Scott Mulrooney is Director of Undergraduate Studies in the Department of Microbiology and Molecular Genetics at Michigan State University. In this post he describes how he incorporates Wikipedia into his courses using two different assignment types. The image above was created by one of Scott’s students to illustrate Wikipedia’s root microbiome article.
I became aware of using Wikipedia for education when I went to a presentation on the Michigan State University campus. It was given by Jami Mathewson and Ian Ramjohn of Wiki Education, and detailed the ways Wikipedia can be used as a teaching tool. At that time, I was trying to think of small projects for my students that would be more impactful than the usual term papers I had been using. I wanted new ideas of what students could create that would not sit in a drawer after they were turned in, only to be disposed of a few months later.
I teach two courses at MSU that involve Wikipedia. One is a large Introductory Microbiology class that serves over 450 students per year. For a small subset of these students that needed an extra project in order to receive honors credit, I had them “Illustrate Wikipedia.” The second class where I use Wikipedia is very small and involves writing articles.
My first experience using Wikipedia for teaching was using Illustrating Wikipedia projects, where students worked in small groups during class (some students were in a “flipped” class), or worked individually on their own figures. A significant challenge for the students was finding concepts within articles to illustrate, so I created a list of Wikipedia articles where course-related concepts needed figures. Their assignment was not to show “what”, but to explain “why” or “how” about the concept being discussed in the article where the illustration would be placed.
Once it was time to begin creating the illustrations, I was concerned that some students may not have the necessary computer skills to generate an illustration. My fears were unfounded because the students quickly utilized software they already knew (usually PowerPoint) and created their figures. After using class time to make final edits and add a legend, students presented their figures to the rest of the class: they explained what was missing from the article, how their figure helped make the article better, how the legend explained the illustration, and then viewed the article with their embedded illustration. At this point, I experienced something that I never previously had in my over 30 semesters of teaching this class. The excitement and sense of accomplishment that the students had when the class looked at their illustrations in the articles led me to realize that I would continue using Wikipedia as an educational tool. For my class that worked in small groups, their 16 Wikipedia illustrations were uploaded into 16 articles – those articles had over 108,000 views within the 30 days after the class ended.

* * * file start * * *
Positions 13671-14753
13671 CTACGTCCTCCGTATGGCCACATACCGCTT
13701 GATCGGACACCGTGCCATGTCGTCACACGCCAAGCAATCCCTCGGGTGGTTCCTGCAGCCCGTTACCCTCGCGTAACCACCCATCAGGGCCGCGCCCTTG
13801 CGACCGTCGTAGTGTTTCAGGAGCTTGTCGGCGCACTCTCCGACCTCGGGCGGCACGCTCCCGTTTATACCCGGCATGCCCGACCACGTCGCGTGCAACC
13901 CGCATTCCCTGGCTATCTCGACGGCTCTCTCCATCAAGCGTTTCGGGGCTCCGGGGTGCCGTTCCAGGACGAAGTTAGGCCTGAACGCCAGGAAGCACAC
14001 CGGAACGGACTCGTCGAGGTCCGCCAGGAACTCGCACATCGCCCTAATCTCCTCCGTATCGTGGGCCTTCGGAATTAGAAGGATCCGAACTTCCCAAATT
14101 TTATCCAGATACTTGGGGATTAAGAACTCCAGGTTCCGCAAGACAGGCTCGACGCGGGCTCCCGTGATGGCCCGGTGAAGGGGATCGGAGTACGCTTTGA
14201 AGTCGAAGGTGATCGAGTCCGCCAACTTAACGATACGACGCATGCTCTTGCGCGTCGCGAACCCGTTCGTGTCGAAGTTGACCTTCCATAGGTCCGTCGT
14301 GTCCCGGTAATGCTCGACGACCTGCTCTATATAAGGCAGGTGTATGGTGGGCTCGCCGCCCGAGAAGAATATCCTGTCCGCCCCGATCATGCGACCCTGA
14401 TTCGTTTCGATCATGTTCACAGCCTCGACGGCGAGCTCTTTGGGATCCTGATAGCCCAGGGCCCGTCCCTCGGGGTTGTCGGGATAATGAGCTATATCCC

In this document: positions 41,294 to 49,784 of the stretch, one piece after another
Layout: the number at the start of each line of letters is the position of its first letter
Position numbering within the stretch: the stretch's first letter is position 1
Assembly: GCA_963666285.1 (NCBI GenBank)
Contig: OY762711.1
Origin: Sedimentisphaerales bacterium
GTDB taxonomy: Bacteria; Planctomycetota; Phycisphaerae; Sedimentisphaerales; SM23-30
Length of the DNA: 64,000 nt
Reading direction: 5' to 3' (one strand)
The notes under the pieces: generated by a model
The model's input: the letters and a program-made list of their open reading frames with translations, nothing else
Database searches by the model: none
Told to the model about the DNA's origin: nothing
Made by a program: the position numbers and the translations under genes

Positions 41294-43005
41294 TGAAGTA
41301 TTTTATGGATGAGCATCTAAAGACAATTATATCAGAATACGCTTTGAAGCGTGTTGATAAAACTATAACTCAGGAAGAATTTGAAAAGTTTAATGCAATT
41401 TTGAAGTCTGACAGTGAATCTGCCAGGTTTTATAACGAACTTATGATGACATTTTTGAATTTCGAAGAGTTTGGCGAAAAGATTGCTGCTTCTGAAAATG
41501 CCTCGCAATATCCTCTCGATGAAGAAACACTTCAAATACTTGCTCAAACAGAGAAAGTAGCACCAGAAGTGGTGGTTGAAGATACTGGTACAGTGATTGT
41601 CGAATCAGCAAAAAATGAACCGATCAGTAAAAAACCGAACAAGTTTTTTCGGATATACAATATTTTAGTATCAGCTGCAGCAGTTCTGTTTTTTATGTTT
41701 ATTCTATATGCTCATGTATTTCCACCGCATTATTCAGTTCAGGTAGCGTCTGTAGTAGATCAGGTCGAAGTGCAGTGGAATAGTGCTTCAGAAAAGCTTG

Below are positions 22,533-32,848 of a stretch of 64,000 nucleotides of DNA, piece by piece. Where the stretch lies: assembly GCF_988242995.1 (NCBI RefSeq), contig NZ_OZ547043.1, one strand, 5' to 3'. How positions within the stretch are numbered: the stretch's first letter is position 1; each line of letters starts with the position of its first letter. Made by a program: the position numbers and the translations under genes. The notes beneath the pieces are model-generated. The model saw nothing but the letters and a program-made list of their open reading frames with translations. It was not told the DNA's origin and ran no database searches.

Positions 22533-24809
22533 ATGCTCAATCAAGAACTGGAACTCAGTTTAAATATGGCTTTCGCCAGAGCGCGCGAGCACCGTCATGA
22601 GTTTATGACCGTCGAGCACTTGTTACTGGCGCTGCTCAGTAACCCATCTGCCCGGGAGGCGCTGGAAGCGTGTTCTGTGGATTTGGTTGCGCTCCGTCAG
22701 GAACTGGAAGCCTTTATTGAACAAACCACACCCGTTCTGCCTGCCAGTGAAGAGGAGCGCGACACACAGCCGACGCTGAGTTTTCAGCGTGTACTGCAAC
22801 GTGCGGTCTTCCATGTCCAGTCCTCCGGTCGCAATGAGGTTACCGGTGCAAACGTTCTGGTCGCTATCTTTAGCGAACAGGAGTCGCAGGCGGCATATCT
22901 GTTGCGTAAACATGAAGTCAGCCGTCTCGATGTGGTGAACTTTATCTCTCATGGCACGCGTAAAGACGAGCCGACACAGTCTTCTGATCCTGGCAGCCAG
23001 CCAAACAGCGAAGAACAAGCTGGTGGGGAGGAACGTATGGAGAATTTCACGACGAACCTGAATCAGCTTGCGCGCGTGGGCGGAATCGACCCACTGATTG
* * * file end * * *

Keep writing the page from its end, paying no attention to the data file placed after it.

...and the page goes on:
I am currently working with my small Microbial Biotechnology class, which has only 13 students. There, the project is to either create or substantially expand and improve existing Wikipedia articles or stubs on topics related to course content. Because the class is small, I have the time to individually follow the students as they select topics, begin writing, and guide the editing process. These students also had trouble finding topics relevant to the course content, so I again created a list of topics that needed articles, or stubs or articles that needed significant expansion. They are now working through the tutorials provided by Wiki Education, and will soon begin drafting their articles.
Finally, I would like to say to any instructors considering using Wikipedia for teaching that Wiki Education provides outstanding assistance. I want to thank Helaine Blumenthal (who helped create my course pages and answered my numerous email questions) and Ian Ramjohn for helping me get started. Dr. Ramjohn, who happens to live near my campus, even came to my Biotechnology class to explain the Wikipedia editing process. If you are looking for a teaching pedagogy that creates a lesson that will be remembered by your students for many years, consider using Wikipedia.
If you’d like to learn more about how to teach with Wikipedia, visit teach.wikiedu.org or send us an email at email@example.com.
Image: Rhizodeposition.png, by Hallrob3, CC BY-SA 4.0, via Wikimedia Commons.